How often do you think this happens? "I can't remember important details about my healthcare appointment!"
You go to an appointment and reminded yourself that you need to focus and listen to not miss a thing? Then you get home and think, "I better write this down right away so I don’t forget." And then it happens. A big blank!! Nothing!! You think harder and harder... NOTHING. "Okay I just have to get up and do something else to break this cycle of nothing." Then you busy yourself with a calm task, and make a phone call to tell your best friend how you can’t remember anything, and how frustrating it is.
Thirty minutes later you try recalling the appointment. You put yourself in the room, you see the doctor, you can even hear him. And you start to put a few words down but not sure if that’s what he meant, or how to spell the words. If only you had brought someone with you to be your ears. Next time you will but who can you ask? "I don’t want my friends to know EVERYTHING about me. I don’t want to bother them, everyone is working, etc."
That’s where I come in, Denise Holmlund, RN, your Patient Navigator.
- I have been in the health field for many years as a Registered Nurse.
- I've worked and interacted within a variety of traditional and complimentary healthcare settings.
- I have worked with all ages during my career.
- I will keep your information confidential and listen with a deeper understanding of content.
This allows you to relax and focus on what is important to you. So, if you get hung up on a specific comment made by the health practitioner, that’s okay. This helps reduce your overall stress during the appointment and gives you peace of mind knowing I will discuss the appointment afterward and create a summary that you and your family can understand. Imagine allowing yourself to listen and participate in conversation not worrying about writing anything down.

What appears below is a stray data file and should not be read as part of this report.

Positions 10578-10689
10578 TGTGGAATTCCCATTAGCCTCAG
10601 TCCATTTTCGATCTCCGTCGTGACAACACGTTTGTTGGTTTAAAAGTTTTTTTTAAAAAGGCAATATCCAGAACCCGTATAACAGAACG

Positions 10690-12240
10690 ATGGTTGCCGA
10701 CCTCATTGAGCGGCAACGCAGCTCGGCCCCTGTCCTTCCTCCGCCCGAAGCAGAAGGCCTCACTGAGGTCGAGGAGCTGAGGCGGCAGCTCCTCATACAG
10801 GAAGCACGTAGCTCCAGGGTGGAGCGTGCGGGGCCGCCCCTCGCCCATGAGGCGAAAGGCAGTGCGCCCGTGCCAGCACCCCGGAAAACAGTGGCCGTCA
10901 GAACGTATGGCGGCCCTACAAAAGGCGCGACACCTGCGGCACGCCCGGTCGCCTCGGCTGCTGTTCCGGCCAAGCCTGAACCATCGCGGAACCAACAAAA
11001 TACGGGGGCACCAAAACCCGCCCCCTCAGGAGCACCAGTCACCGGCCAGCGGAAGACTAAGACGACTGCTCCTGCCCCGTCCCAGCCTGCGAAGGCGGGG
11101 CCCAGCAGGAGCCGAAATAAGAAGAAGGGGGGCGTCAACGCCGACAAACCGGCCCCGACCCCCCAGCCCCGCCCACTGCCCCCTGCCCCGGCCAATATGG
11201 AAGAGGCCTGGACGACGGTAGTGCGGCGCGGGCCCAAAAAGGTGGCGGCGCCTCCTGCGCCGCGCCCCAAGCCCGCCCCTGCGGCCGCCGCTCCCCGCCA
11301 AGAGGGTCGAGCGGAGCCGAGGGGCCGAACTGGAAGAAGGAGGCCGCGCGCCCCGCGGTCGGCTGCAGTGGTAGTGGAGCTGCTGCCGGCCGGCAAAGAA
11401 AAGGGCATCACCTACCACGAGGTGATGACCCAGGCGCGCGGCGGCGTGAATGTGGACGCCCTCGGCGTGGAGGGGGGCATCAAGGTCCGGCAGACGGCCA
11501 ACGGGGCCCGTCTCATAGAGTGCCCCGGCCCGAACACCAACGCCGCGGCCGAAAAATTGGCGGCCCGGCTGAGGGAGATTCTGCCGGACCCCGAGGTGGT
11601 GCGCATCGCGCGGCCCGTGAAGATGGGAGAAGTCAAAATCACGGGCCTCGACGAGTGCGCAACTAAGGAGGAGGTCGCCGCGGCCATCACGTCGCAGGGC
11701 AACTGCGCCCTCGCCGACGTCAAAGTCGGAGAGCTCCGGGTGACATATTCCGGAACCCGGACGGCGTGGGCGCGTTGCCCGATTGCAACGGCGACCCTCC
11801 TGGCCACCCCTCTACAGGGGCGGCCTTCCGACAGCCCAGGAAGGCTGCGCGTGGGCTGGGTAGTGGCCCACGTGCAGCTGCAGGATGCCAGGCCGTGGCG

Here is another secret for you. Forgetfulness is a natural response to stress and not necessarily a health matter. When you were anticipating the appointment and the need for remembering everything you hear, you were setting yourself up. You start to anticipate all the outcomes; "what if I don’t hear it all, what if I can’t remember it all, what if I don’t understand the content, and what if I don’t feel comfortable asking for clarification?" Your mind starts pumping out the stress hormones just thinking about these questions. By the time you are at the appointment you have been secreted a lot of cortisol (stress hormone).
Every appointment brings out some stress hormone which is not a bad thing. A small amount is like an energy boost. It pushes you through the event. But sometimes we somehow forget to shut off that valve. Without knowing it, your blood is flooded with stress hormones and there is no physical event to use up that added flood of hormones. The body believes you are in a fight or flight mode perceiving stress, so it shunts blood away from brain to increase movement in muscles. The next thing that follows is confusion. Your brain gets cloudy and ‘skips a beat or two’, and then there is no way you are mentally going to remember what is said during that appointment. It’s not that your memory is poor, it’s the flood of hormones and no threat. Repeated instances of acute stress over a long period of time can become harmful. Be kind to yourself, reduce your stress and invite a Patient Navigator to support you.